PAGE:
While shopping last year, a white child about 4 years old pointed at me and asked his mother, “Is that a n—er?” The mother took the child’s hand, looked at me and quickly disappeared. I wasn’t expecting that question. I thought every child had seen a black person. Why use the “N” word? It was obvious the child had heard someone using it. Was hatred being instilled in this child so young?
A white fifth-grader in an upscale school in Washington, D.C., hurled racist slurs recently at three black children during an encounter. When confronted by school officials, he said, “I don’t care if I’m racist.”
Problems have increased without much intervention by parents or other adults. Ropes have formed as hanging nooses, and “colored” signs have been discovered at school water fountains.
Where do these things begin and end?
Children’s attitudes and values start with us. We are the most influential role models. Values are imparted at an early age. Parents need to teach children to value everyone as sacred members of the human family.
Racist words don’t have to be spoken. Children develop responses to race from observing what’s happening around them. Decisions parents make about where to live and send their children to school deeply influence a child’s attitudes. Interacting with peers and adults in social venues also influences how the child views people of other races.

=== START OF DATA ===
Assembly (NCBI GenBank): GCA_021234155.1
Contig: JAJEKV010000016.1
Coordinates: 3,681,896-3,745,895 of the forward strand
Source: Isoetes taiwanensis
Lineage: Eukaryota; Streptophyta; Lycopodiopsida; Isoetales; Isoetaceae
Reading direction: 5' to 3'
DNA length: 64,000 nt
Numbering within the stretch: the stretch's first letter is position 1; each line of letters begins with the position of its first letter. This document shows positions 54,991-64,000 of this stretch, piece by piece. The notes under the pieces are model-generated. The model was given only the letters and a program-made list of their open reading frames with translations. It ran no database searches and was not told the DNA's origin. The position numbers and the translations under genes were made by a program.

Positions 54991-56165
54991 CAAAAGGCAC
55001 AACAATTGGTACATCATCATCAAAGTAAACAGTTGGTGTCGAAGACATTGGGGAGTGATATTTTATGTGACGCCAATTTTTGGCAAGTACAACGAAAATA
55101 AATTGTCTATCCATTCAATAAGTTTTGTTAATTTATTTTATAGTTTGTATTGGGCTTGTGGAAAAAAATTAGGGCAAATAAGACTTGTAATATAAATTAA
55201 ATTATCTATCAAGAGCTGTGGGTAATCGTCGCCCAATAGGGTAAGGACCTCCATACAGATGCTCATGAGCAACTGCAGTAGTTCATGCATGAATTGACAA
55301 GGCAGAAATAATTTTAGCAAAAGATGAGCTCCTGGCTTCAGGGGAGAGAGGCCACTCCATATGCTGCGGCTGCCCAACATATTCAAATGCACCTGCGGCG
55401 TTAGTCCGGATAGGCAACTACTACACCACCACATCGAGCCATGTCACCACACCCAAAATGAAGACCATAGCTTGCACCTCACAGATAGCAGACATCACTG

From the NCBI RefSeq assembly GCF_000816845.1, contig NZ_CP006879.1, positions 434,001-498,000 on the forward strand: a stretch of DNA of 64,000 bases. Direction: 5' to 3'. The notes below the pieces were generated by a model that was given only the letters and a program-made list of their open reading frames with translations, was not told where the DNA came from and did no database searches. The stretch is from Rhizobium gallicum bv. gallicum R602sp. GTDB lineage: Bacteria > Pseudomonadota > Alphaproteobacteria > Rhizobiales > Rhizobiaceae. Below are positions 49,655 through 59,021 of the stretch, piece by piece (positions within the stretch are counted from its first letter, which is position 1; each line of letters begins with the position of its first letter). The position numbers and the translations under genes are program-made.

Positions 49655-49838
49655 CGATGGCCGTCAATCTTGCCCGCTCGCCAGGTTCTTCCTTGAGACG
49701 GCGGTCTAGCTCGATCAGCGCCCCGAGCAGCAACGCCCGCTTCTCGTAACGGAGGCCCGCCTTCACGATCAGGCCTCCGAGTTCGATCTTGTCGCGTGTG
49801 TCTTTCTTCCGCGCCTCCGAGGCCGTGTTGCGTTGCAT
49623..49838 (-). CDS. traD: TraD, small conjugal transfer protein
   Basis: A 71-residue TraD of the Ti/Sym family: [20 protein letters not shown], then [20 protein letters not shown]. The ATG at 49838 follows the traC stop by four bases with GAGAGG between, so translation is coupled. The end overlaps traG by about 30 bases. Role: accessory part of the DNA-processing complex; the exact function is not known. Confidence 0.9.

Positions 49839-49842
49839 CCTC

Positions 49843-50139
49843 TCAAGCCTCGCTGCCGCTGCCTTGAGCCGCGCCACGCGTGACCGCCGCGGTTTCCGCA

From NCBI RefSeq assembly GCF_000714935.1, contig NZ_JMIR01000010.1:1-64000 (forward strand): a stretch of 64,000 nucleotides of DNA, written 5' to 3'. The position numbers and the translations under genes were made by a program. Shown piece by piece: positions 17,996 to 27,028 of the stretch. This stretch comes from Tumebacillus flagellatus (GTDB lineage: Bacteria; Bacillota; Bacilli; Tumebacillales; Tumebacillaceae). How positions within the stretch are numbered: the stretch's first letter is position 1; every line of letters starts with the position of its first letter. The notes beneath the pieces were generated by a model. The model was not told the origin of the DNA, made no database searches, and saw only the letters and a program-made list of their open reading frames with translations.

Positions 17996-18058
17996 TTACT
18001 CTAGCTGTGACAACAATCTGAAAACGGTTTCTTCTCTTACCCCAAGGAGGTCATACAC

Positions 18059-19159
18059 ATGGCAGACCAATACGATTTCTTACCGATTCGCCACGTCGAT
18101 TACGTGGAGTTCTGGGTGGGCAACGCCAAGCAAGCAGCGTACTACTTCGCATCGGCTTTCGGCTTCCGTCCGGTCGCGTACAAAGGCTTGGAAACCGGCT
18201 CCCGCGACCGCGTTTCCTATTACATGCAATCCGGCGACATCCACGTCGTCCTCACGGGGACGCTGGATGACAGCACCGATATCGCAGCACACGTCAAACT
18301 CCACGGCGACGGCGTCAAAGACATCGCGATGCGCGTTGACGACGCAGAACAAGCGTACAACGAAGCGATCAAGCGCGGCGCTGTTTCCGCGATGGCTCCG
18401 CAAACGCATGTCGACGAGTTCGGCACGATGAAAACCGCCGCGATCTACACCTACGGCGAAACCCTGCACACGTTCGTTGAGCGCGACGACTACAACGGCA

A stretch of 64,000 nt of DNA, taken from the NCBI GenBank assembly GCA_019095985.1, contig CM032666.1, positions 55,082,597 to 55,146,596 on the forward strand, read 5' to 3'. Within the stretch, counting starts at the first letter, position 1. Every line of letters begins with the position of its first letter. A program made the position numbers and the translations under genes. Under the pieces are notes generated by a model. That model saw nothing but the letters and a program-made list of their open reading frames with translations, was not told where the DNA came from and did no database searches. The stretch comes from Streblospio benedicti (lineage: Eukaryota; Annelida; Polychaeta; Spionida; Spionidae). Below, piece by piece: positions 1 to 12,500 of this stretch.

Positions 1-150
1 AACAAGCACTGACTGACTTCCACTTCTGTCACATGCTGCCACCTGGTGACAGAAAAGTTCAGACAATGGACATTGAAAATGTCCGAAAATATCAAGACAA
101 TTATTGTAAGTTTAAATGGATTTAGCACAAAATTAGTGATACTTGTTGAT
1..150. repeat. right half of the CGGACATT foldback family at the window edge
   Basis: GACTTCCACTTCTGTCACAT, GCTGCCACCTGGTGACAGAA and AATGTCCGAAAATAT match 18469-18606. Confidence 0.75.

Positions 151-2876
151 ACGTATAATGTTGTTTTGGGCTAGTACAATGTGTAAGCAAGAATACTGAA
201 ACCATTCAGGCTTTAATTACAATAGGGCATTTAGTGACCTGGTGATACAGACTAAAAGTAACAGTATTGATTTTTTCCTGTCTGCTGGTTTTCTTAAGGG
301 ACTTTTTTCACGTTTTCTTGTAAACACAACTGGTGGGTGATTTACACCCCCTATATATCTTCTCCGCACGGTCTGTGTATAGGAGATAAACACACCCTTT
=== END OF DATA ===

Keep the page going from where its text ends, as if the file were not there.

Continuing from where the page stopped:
White families seldom talk with their children about race. According to a national survey of parents by Sesame Workshop at the University of Chicago, only one-fourth of white parents talked about race with children. Most remained silent about racial disparity and stereotypes. Their silence reinforces racial attitudes in their children.
Racial hatred can be unlearned just as it has been learned. Parents must actively teach and demonstrate that no race is superior to others. Not addressing children’s negative responses to racist ideas and practices is child abuse with lifelong consequences.
Proverbs says, “Point your kids in the right direction — when they’re old they won’t be lost” (22:6, The Message). This is excellent counsel for everyone.
Parents are the key to overcoming racial intolerance and hatred in our children. The coronavirus shelter-in-place mandate gives parents space and time to work with children on racial attitudes.
Let me suggest what this might look like as you help children unlearn bigotry and hatred:
— Examine your own feelings and behavior and take corrective actions.
— Talk with your child about unfairness and racial intolerance. You may make mistakes, but that’s all right. It’s a learning experience for you, too.
— Correct your children when they demonstrate racist attitudes or behavior.
— Model antiracist behavior. If friends and family members demonstrate racist tendencies, challenge them.
A line in the poem “Your Children” by Kahlil Gibran says it all for me: “Your children are not your children. They are the sons and daughters of Life’s longing for itself. . . . You are the bows from which your children as living arrows are sent forth.”
The future belongs to our children, and each of us holds the key. Be the key that puts a lock on bigotry and hatred.
John Powell, of Ypsilanti, Mich., has worked as a pastor, preacher and teacher in Mennonite churches and institutions.